Todd Reed opens up about the early years of building his fine jewelry business and how, after 25 years of success, it’s evolved from just a diamond in the rough.
“Back then, I was just a kid,” says Todd Reed, founder and chief creative of the fine jewelry studio, Todd Reed Inc. “I was super naïve—I didn’t know a thing about business.”
Nevertheless, Reed’s business has thrived for 25 years strong. So, despite what he says, he must have done something right…
The Early Years
At the end of high school, Reed moved to Durango. To support himself, he worked as a leathersmith for a local fashion designer, where most of his responsibility was simply to experiment.
“He’d say something like; I want to put silver buttons on this jacket. Well, I got so into that that I put a jewelry bench in my apartment and started making things by myself,” Reed explains.
It was the early nineties, however, and there wasn’t the wealth of resources for learning that there is today. Being in the Four Corners, he picked up tricks watching Native Americans make jewelry. It didn’t take long for this secondary craft to become more of an obsession for Reed.
“But I had another job—another career path. So, I recruited jewelers and taught them how to make the jewelry or whatever I was making at the time. Meanwhile, I would go to work and come back and make more jewelry at night,” he recalls.
He would even do jewelry work for other artists in exchange for stones and other materials, and look for gold in the La Plata Mountains.
Of course, there’s more to the story than Reed leads on. That first team of jewelers? Those were Reed’s buddies.
“I was like, hey, I can’t really pay you, but you can live out here and make jewelry—I’ll teach you what I know!” he laughs.
It was a simple trade: food and space in his house for metalworking and stone cutting and setting.
The arrangement couldn’t last forever, but it was a start.
Building the Brand
Between 1996 and 1999 is when Reed’s brand really came to fruition. He began printing catalogs, making multiples of a design, and truly driving the business toward a larger audience—even if it meant filling up his Subaru with jewelry, driving through the night across the country, and saying to people, bring your friends over, I’m going to show you my work.
Eventually, Reed decided that Boulder held the greatest opportunity for his business. After building his studio and working on his own again for a while, he hired his first office manager. She accompanied him to his first show in Ann Arbor, Michigan, that featured his raw diamond rings and helped him sell over $100,000 in total. Reed describes this as the moment they realized, “Oh my gosh, this is what we do now!”
Design, First and Foremost
A lot has changed in the company’s 25 years. “But at the same time,” Reed says, “design is and has always been the driving force.”
“I like playing with design more than trying to say something—that’s been consistent through everything I’ve ever done,” he elaborates, “But at the beginning, I was using design to question society and its relationship to value.”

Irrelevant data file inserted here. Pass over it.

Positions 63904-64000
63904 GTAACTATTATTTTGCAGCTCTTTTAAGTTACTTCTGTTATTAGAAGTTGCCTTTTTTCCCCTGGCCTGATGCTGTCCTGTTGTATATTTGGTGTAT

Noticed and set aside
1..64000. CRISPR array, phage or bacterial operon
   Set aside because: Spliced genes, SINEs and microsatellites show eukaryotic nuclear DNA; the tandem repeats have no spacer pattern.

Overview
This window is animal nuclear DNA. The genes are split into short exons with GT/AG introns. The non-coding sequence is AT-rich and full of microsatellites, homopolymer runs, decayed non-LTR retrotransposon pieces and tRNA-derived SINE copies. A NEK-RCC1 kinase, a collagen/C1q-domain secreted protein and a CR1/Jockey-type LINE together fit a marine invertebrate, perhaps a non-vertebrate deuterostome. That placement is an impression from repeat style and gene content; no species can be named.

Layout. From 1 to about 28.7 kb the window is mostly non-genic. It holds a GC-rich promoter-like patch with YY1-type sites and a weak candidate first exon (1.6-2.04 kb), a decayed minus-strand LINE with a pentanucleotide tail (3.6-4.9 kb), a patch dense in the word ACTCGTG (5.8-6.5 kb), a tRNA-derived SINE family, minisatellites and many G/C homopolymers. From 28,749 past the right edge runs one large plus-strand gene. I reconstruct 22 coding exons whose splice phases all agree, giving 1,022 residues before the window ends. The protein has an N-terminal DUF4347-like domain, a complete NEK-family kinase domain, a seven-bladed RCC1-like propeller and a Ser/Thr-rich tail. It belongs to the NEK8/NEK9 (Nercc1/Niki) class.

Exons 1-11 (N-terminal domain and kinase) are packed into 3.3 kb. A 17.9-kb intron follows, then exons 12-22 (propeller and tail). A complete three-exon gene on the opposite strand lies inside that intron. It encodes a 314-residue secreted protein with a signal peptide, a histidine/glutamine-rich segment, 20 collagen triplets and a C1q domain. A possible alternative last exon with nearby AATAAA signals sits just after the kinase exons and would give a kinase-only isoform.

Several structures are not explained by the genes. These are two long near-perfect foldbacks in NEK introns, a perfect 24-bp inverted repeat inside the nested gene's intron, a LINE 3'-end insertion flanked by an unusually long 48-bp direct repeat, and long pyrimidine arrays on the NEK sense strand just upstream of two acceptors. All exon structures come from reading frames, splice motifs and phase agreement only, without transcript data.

To do that, he started using a rough diamond cube, a 4-mm cube that equals 1 carat in weight, which is what the Todd Reed brand has since been built on.
“At the time, there was a big ad campaign that said, she’ll like you at a half carat, but she’ll love you at a carat—it just felt ridiculous.
“For many years, I was making fun of diamonds; I was kind of playing with that (social construction) in terms of your value, especially how you’re measured by how much money you have or how big your diamond was.” Reed adds, “Now, I’m continuing that emphasis on design and still being playful, but more with emotions—be it rage, sexiness, loyalty and so on—not just making stuff to make stuff.”
One of his most recent designs comes from a memory he has while sitting in a Jacuzzi in Puerto Rico with his daughter. Most people look at it and call it ‘Starry Night.’
Reed reaches behind his seat, sifting through items scattered across the desk. He locates a shiny, anticlastic metal cuff with small clusters of varied sized jewels saturated near the base, rising and then tapering at the top, giving an effervescent-like effect.
“It brings out curiosity, which is an element that I think nature brings out, too,” he reflects. “It’s not so much, this is what I saw when I looked into the water, it’s, this is what I felt.”
More Than Just Business
Reed admits that business has not always been his forte.
“Sometimes the universe would want the business to grow, and I wouldn’t let it get bigger—I would hold it back because I wasn’t emotionally ready. Or sometimes we would be too big, and I would get scared and shrink stuff to keep myself healthy and the work innovative; and then the universe would tug at the reigns again, and we’d get bigger, and the work would suffer.
“In a way, my emotional sensitivity has dictated the direction of the business, and that has been the biggest lesson thus far: to follow my intuition.”
You might say that, for Reed, his work is treated more like a relationship. Reflecting on this, Reed ruminates for a minute before answering, “I’m still young, so this business has been most of my life. It’s an extension of me and my growth, my development—not only as an artist but a human.
“It wasn’t that much of a coincidence that the moment I became a father, my business started to become more responsible, more consistent and trust became a bigger part of my value system.”
He adds, “The jewelry business has allowed me to be creative and to live with my heart on my sleeve—I might not have been able to do that in other directions of life.
“It’s just been so damn good to me.”